The Story Between Borders

The Story Between Borders

 

Sometimes there are some immigrants that will make the trip and other times there are those who won’t, but in the end it’s all a gamble. Crossing the border is different for each person crossing, and in this story, a character will have a reason to want to cross the border, making it relatable to the issue we talked in class about immigration, and what can possibly drive someone to gamble away at their life by crossing the border.

Living in their apartment in Mexicali, the community of people were mostly inhabited by immigrants. Ojeda introduces that “Mexicali houses 33% of Baja California’s population, which, totals 2.1 million inhabitants” (Ojeda). Either starting a new life or working in one of the industries, immigrants were in Mexicali making a living off of being there. Also by doing that, it caused the population to rise.

Their parents left them five years ago, in search of possible family and opportunities in Arizona, but haven’t contacted them since they left. I noticed Mexican immigration has never been spread evenly among the fifty United States. Which led to me wondering why? In Draud’s study he shows “historically, a few key states, mostly in the southwest, has attracted a large majority of immigrants from Mexico. Especially, the four states, on geography scale (California, Arizona, New Mexico, Texas) has importance to the border and the people” [sic] (Draud 1-15). This probably attracted Pablo and Luis’ parents. Something about these states has something they’re attached to, like a remembrance of home in Mexicali.

To embark on this quest, Pablo willingly took the chance to find his family, even though it was dangerous. So dangerous it became this “way of life” Nevins states opposing to the chances people took “In many ways, migrant deaths have become a way of life in the U.S.-Mexico borderlands and, more broadly, in the intersections between ‘first’ and ‘third’ worlds” (Nevins 169). People that choose to migrate from their country, they have the same passion as Pablo, but they’ll suffer possible death by taking a chance in pursuing a new life across the border.   

Their migration and hard work represent a sacrifice of everyday comforts for the sake of their children and their children’s future” (Dreby 1-10). For the sake of their children, it caused Pablo and Luis, more suffering and struggling to live a life without their parents. People that choose to migrate from their country, they have the same passion as Pablo, but suffer possible death by taking a chance in pursuing a new life across the border.  One of the things this goes over is the different factors, Mexicans would want to cross the border. Is it the individual’s choice to move voluntarily, or in many cases, are they forced because the individual risk something if they stay.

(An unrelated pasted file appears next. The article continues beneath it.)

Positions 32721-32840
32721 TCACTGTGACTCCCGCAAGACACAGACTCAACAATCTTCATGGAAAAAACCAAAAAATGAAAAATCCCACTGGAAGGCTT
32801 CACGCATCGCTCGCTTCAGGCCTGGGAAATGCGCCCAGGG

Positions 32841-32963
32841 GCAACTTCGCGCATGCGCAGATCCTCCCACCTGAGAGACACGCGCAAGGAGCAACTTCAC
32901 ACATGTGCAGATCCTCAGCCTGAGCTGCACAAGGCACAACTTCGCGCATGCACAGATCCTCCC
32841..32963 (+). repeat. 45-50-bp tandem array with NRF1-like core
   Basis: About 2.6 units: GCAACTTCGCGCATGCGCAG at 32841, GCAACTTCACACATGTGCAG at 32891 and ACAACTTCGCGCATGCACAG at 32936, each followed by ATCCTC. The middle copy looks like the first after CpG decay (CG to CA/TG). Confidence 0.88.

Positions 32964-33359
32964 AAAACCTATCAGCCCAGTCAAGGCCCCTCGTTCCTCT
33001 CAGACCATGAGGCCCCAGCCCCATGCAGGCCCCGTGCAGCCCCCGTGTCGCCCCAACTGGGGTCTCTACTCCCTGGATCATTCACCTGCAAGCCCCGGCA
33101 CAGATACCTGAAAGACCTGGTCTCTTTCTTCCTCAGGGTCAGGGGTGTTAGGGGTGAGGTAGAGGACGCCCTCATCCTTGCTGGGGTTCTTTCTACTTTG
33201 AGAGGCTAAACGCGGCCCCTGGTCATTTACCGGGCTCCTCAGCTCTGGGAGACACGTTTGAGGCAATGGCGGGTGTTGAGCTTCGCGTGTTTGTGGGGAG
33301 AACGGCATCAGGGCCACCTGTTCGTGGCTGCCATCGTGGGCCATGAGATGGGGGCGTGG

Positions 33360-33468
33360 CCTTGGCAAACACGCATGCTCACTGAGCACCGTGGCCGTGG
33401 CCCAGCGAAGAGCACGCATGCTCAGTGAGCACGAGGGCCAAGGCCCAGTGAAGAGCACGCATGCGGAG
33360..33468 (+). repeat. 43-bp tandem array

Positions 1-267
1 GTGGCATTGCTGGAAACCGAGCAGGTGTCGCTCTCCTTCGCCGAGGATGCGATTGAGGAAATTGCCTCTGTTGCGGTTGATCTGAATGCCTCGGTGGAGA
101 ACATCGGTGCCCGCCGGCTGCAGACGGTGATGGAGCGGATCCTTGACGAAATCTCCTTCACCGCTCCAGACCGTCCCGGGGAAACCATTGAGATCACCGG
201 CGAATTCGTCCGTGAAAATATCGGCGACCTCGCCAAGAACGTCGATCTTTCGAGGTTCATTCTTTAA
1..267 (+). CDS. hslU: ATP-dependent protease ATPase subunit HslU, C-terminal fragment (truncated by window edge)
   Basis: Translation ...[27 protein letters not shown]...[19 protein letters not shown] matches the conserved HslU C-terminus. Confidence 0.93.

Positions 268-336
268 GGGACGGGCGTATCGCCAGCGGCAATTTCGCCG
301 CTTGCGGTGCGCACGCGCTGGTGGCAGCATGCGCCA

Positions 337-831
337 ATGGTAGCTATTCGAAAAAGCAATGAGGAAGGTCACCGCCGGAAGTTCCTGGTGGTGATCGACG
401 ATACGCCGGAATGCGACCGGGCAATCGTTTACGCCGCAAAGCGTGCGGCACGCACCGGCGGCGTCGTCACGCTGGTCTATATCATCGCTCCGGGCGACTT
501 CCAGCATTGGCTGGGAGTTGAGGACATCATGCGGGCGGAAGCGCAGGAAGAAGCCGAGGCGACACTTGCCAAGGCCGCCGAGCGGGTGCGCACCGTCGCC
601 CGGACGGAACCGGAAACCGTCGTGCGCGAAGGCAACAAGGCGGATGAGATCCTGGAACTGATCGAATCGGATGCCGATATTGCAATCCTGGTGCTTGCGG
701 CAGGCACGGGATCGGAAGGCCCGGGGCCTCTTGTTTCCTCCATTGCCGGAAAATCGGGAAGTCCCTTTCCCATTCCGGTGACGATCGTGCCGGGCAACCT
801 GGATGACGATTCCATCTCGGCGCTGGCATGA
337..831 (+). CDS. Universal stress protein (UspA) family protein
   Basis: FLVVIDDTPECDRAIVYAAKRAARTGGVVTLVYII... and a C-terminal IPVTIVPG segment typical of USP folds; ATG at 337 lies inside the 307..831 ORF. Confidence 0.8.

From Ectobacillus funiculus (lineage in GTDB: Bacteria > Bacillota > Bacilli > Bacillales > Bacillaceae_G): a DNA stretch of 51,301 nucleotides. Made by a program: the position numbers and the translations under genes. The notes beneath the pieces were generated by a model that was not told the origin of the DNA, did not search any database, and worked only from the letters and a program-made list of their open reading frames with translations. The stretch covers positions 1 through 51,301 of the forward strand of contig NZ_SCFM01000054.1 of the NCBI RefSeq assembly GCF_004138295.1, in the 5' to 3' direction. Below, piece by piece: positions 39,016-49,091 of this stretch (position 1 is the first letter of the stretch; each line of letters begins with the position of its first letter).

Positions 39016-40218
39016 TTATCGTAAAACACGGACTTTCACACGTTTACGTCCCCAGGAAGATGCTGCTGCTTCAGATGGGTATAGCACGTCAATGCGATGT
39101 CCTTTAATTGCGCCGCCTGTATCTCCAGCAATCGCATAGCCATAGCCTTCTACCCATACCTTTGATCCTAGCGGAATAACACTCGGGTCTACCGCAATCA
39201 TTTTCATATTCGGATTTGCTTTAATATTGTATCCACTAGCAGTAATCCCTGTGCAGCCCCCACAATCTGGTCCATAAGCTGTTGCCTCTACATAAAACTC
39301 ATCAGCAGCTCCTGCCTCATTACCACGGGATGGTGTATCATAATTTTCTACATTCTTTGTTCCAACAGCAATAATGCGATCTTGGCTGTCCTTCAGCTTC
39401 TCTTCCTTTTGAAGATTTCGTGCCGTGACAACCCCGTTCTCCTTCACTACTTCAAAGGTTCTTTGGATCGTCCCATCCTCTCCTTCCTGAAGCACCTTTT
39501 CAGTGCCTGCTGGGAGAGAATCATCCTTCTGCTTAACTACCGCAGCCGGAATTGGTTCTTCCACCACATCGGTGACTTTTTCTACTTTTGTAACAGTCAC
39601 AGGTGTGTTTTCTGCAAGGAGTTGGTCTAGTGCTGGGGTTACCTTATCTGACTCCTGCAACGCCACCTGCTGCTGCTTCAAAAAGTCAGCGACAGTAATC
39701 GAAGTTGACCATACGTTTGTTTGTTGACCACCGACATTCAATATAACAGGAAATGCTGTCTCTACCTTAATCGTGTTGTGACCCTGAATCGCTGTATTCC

Very often, people consider and prefer opportunities closer to their location than similar opportunities farther away. In the same vein, people often like to move to places with better cultural, political, climatic and general terrain in closer locations than locations further away. It is rare to find people move over very long distances to settle in places that they have little knowledge of.

When parents leave, children and other dependents suffer the most, as they lose out on the important psychological development that they need from good parenting. Many of the children are exposed to social vices at an early age, because there is no parental control. People and families are allowed to make their own judgments into their living conditions, in relation to the general living standards of the communities in which they live. Migration brings both positive and negative impacts on the destination country.  Thus, creating solutions or problems to the country.  In the end it’s all a gamble. Crossing the border is different for each person  who crosses, and in this story, that character will have a reason to want to cross the border, but the question to that is why would he need to cross the border? What can it possibly be?

5 thoughts on “The Story Between Borders

  1. Justin Pryce